Hereditary retinal diseases involving the photoreceptors can be subdivided with these spectral sensitivities in mind. For example, blue cone monochromats are patients born with blue cone and rod function and absent red and green cone function; their sensitivity function under dark-adapted conditions is governed by rods and their peak sensitivity is near 500 nm, and their sensitivity under light-adapted conditions is governed by blue cones with their peak sensitivity near 440 nm. A rod monochromat with complete loss of cone function and normal rod function has a peak sensitivity near 500 nm under both light- and dark-adapted conditions. A patient with X-linked cone degeneration-protan type has a loss of red and green cone function with predominant loss of red cone function at a time when rod function and blue cone function appear to be normal. Patients with RP appear to have an abnormality of rod and cone function across all or nearly all the retina in the early stages of the condition.
Color Vision Testing
The Farnsworth Panel D-15 and the Ishihara plates are useful to screen patients for X-chromosome–linked, red (protan) deficiency or X-chromosome–linked, green (deutan) deficiency.9,10,11 Dominantly inherited blue (tritan) deficiency can also be detected on the Farnsworth Panel D-15. Blue cone monochromat color test plates can be used to distinguish young males with X-linked blue cone monochromacy from young males with autosomal recessive rod monochromacy: the former pass this test and the latter fail it.12 All of these color vision tests should be performed without pupillary dilation under standardized lighting conditions that approximate daylight.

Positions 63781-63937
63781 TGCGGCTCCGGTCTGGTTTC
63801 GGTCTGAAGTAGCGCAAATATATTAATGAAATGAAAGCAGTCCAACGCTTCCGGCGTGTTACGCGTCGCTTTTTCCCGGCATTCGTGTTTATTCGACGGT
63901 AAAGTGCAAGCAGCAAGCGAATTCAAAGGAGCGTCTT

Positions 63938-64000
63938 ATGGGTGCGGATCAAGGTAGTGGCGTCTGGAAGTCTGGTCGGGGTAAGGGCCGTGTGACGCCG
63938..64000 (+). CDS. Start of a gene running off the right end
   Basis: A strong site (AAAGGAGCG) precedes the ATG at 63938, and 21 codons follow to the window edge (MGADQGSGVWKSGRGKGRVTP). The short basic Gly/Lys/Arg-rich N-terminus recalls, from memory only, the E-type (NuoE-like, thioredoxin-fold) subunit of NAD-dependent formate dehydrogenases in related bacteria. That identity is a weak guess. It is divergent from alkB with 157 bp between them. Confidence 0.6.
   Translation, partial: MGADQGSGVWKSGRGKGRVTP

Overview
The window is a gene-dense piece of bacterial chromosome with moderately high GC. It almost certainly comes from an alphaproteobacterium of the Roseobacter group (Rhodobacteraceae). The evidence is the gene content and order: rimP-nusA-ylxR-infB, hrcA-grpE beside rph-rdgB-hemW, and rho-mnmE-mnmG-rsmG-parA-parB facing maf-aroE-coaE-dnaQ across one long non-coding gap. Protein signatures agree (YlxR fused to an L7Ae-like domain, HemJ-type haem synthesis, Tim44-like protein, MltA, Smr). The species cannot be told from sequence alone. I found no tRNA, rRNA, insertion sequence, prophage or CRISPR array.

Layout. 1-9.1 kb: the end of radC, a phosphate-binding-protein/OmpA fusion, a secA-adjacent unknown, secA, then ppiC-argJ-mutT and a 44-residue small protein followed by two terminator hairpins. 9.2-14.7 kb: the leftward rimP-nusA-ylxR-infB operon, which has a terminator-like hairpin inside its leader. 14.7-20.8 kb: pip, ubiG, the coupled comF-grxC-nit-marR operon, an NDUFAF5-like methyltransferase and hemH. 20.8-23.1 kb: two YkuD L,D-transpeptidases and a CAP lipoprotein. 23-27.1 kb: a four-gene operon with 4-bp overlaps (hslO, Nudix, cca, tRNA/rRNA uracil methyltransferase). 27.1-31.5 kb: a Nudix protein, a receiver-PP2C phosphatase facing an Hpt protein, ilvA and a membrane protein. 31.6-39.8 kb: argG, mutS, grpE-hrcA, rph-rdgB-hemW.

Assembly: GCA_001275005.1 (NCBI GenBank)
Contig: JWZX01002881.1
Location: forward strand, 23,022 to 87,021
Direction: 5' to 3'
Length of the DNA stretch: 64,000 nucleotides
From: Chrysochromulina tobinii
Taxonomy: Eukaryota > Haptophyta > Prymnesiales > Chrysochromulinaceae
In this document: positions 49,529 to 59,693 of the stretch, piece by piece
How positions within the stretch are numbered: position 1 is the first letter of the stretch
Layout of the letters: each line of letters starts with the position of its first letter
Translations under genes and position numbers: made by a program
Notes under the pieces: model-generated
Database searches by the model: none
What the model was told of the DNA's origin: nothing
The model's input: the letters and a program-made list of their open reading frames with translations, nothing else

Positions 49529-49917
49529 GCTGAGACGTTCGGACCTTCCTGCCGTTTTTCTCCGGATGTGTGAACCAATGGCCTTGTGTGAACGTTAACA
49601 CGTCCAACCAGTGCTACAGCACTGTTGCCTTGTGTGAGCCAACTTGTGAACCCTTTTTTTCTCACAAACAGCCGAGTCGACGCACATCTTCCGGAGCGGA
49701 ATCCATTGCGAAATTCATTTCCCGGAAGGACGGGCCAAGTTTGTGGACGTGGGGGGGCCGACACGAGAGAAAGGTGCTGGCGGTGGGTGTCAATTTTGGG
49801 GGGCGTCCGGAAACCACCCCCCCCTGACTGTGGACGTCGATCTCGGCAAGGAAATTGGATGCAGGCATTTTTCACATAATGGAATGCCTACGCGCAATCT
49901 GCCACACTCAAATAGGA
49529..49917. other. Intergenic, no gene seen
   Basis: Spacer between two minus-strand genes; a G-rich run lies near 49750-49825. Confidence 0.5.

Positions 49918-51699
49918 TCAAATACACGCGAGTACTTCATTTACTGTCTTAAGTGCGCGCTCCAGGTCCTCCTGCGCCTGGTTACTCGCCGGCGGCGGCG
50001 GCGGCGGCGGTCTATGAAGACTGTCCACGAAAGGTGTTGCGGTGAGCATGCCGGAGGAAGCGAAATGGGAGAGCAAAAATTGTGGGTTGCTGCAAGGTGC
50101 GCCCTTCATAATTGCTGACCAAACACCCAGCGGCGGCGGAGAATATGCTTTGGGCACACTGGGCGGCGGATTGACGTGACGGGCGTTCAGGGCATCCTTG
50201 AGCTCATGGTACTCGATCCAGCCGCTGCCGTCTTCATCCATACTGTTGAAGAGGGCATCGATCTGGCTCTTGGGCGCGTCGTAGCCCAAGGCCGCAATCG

Acquired red–green or blue–yellow color defects are well known. For example, a patient with cone dystrophy may report an acquired red–green dyschromatopsia caused by loss of cone photoreceptors in the macula. Red–green dyschromatopsia with a mild blue–yellow loss of discrimination has been observed in optic neuropathies. Acquired blue–yellow deficiency has been observed in patients with RP as well as in those with glaucoma and diabetic retinopathy. Acquired color deficiencies can be monitored with an anomaloscope, which allows color matches; for example, a patient with choroidal disease and subretinal fluid in the fovea may have cone photoreceptor disorientation with a consequent shift in the Rayleigh color match to a higher red primary ratio (i.e., pseudoprotanomaly).9,11
Color vision tests used to assess retinal photoreceptor function provide information about patches of cones. For example, a patient with advanced macular degeneration with a central scotoma may fail the Ishihara plates because of loss of central cones and yet perform the Farnsworth Panel D-15 correctly by viewing the color caps with extramacular cones. Color vision tests that rely on manual dexterity and conceptual ordering of color caps (e.g., the Farnsworth Panel D-15) should be interpreted with caution in children younger than 10 years of age.9
The light-evoked electric response from the eye, or ERG, is a mass response generated by cells across the entire retina. Loss of half of the photoreceptors is associated with an approximately 50% reduction in full-field ERG amplitude. Although the rods outnumber the cones 13 to 1, the cones account for 20% to 25% of the full-field ERG response to single flashes of white light under dark-adapted conditions. The full-field ERG is primarily generated by extramacular (i.e., midperipheral and far peripheral) cones and rods; patients with a four-disc diameter central scar and normal extramacular function have normal full-field cone and rod ERG responses. The central macula (central 10 degrees) contains about 450,000 cones, or about 7% of the total retinal cone population.5,13 This could account for the inability of the full-field ERG system to detect abnormalities confined to the central macula. Conversely, a patient with advanced RP and less than 10-degree-diameter fields can still retain 20/20 vision and have a profoundly reduced full-field ERG.5,14